1. I worry that we still don't know what comes after: There is a certain relief that comes with certainty, whether it be a heavenly afterlife or an end to consciousness. Both atheists and the spiritual can find comfort in the fact that they KNOW how their life is going to end, whether or not the result is pleasant or not. But researching NDEs and related topics continues to point something about that makes me worry, we really don't know what happens when we finally die. There are many different reports from NDEs, mediumship and reincarnation that don't at all paint the same picture. There's no saying what happens to our sense of self once we pass away. What the experience of any kind of afterlife might even be like. Then of course there is the question of ETERNITY and how we might deal with it, that's a long bloody time and really frightening for a human mind to think about. And that's not even considering how any kind of afterlife might react with our universe, what happens to a soul when the earth is consumed by the sun, when the heat death of the universe finally comes about, if the universe restarts and creates a whole new one? So many things beyond humans comprehension that we may one day have to deal with and it frightens me as much as the idea that there's nothing that comes after at all.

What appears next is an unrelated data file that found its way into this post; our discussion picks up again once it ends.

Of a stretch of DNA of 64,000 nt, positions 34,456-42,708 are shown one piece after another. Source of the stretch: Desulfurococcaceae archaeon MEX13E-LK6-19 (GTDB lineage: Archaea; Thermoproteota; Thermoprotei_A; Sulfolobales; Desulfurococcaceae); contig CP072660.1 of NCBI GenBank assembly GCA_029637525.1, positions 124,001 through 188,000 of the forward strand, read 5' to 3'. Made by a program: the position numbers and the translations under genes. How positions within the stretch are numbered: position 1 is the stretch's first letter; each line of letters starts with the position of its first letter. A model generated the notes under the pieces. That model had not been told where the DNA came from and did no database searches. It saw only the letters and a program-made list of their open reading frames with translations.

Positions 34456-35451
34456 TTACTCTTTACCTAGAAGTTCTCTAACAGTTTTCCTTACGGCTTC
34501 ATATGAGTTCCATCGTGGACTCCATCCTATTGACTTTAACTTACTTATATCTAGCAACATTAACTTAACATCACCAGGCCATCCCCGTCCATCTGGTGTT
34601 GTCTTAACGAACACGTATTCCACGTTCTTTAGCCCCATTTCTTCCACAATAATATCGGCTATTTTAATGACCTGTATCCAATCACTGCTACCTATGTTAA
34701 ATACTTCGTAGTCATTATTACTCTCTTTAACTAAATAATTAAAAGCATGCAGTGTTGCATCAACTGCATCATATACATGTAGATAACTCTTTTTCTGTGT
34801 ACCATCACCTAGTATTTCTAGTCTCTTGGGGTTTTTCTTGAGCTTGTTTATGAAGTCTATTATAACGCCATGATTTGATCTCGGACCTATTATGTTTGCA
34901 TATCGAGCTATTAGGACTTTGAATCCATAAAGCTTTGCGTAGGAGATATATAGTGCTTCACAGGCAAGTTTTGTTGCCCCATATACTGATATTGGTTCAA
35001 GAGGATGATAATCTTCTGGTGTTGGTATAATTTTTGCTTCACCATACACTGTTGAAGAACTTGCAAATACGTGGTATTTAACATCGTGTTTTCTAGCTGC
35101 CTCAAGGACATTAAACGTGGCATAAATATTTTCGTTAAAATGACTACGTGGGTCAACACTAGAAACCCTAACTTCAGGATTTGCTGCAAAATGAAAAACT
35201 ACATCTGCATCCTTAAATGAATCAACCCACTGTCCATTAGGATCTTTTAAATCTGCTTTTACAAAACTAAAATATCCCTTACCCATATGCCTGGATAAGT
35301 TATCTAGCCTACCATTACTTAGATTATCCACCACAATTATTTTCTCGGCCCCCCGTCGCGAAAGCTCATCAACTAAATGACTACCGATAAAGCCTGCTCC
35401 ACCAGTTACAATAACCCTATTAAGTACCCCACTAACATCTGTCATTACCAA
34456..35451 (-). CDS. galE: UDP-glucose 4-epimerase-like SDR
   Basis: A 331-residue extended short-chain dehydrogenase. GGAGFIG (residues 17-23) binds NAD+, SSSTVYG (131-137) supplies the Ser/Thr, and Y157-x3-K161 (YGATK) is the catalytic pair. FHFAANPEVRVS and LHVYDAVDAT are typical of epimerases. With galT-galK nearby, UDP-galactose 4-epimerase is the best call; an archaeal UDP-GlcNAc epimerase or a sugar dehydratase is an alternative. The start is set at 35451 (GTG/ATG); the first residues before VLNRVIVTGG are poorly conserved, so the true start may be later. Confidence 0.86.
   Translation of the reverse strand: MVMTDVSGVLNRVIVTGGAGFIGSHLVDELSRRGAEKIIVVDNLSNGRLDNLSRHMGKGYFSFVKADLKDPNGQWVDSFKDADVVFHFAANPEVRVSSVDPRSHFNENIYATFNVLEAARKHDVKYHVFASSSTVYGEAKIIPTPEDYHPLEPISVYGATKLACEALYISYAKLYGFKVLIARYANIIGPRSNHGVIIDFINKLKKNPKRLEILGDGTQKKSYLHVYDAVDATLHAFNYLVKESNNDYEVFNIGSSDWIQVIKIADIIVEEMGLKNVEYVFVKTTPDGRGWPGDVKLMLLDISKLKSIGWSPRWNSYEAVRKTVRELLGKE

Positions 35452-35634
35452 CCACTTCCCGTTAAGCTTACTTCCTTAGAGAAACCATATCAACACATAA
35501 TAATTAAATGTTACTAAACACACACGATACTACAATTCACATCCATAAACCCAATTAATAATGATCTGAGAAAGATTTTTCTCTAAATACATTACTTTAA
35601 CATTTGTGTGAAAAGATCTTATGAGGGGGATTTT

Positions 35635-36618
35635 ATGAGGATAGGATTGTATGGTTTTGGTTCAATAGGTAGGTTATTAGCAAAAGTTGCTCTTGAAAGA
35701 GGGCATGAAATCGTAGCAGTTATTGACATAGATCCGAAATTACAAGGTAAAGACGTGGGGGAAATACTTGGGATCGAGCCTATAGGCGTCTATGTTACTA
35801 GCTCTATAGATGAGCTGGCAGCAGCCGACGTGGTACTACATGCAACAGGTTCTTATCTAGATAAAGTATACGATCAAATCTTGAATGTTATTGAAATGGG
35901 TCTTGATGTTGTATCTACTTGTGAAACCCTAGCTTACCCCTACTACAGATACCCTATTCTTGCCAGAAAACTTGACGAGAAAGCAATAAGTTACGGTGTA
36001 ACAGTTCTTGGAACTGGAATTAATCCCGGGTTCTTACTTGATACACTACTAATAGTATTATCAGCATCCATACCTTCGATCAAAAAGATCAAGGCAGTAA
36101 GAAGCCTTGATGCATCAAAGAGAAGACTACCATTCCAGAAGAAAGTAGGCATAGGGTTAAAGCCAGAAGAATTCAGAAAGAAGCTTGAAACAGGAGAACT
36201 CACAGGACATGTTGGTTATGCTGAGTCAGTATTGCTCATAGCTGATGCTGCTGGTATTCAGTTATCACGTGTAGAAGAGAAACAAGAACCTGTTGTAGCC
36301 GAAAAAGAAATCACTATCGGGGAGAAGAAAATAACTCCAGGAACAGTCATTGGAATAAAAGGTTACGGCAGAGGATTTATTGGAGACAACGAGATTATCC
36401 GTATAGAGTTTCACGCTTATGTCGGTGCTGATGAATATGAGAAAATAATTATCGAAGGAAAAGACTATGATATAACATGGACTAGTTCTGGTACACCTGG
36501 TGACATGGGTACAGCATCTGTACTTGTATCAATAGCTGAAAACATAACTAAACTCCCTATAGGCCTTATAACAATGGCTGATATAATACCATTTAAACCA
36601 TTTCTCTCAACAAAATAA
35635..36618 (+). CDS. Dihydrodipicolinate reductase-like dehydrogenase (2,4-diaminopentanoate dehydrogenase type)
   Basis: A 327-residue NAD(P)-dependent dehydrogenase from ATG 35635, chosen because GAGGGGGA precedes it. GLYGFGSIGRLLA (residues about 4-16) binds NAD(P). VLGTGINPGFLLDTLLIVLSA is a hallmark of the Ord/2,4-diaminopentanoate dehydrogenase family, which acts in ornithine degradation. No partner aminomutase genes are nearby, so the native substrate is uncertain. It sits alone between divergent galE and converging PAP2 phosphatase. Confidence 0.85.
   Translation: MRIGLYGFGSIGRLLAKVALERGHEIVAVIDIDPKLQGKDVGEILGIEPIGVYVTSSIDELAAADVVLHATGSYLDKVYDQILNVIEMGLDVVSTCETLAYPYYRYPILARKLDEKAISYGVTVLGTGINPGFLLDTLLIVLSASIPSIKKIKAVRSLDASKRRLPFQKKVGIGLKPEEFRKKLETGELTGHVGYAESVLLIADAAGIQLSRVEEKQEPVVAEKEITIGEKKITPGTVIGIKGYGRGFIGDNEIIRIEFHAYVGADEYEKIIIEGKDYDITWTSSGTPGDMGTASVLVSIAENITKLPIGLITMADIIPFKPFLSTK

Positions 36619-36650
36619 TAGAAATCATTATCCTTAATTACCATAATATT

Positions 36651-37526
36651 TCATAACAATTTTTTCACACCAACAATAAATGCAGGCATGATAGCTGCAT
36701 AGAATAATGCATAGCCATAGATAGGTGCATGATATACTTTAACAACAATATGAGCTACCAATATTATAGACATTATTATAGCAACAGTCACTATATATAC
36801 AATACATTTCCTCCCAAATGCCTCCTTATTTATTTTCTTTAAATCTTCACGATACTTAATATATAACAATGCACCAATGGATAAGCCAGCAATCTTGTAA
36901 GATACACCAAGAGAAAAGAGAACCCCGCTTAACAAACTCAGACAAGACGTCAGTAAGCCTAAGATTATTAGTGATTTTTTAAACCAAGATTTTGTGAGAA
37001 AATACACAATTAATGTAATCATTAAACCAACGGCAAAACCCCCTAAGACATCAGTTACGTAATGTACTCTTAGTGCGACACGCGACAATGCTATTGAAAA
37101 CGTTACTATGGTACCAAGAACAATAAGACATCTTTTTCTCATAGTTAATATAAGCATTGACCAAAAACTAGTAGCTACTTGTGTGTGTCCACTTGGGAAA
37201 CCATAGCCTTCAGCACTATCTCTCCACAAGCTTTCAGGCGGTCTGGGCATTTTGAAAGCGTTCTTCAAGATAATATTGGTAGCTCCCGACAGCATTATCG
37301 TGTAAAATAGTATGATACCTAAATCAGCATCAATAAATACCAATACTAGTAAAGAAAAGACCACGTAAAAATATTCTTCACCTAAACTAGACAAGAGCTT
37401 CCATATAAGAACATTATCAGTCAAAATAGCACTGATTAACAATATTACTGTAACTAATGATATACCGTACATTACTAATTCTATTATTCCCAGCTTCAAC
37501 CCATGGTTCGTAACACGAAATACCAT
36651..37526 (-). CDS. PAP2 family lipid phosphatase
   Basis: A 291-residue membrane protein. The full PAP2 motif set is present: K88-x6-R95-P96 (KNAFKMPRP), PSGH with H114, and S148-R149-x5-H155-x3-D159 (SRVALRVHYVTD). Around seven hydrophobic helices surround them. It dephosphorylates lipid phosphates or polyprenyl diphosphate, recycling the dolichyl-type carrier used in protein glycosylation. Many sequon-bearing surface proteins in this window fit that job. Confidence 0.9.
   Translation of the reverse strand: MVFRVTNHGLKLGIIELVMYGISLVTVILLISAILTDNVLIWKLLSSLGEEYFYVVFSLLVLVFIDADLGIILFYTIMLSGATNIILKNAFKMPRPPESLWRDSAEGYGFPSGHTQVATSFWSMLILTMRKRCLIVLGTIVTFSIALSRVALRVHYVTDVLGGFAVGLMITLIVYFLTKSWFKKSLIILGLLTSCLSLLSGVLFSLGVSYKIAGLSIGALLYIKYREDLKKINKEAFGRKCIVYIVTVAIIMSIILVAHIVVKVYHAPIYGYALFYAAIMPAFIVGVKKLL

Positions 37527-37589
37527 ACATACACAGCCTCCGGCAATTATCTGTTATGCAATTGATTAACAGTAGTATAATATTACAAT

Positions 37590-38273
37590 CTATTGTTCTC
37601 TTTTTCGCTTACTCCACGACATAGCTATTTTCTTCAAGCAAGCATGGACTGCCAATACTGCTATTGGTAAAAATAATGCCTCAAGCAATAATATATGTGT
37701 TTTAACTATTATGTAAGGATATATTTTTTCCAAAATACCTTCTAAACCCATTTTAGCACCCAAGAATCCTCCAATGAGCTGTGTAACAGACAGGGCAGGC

2. I worry that we will continue to live in a world that makes death scarier than what it is: Even as I type out the words for the post my body shivers a bit thinking about my own death. On one side of it very fair, I don't like the idea of dying. On the other side it's stupid, why do I worry about dying as much as I do? A whole cultural evolution has burnt into our minds the significance of death, the fear of judgement, how dying is a frightening thing. Religion, cultural aversion to being around the dead and dying and now even atheism itself. When I fully embraced atheism in my youth and started getting these feelings of anxiety I went looking for people who talked about it and what did I find? Crusty old professors talking about how when you die you're worm food and religious people are dumb. OR the most absolutely bare bones messages of yes you'll die one day but ummm get a hobby or something, don't think about it.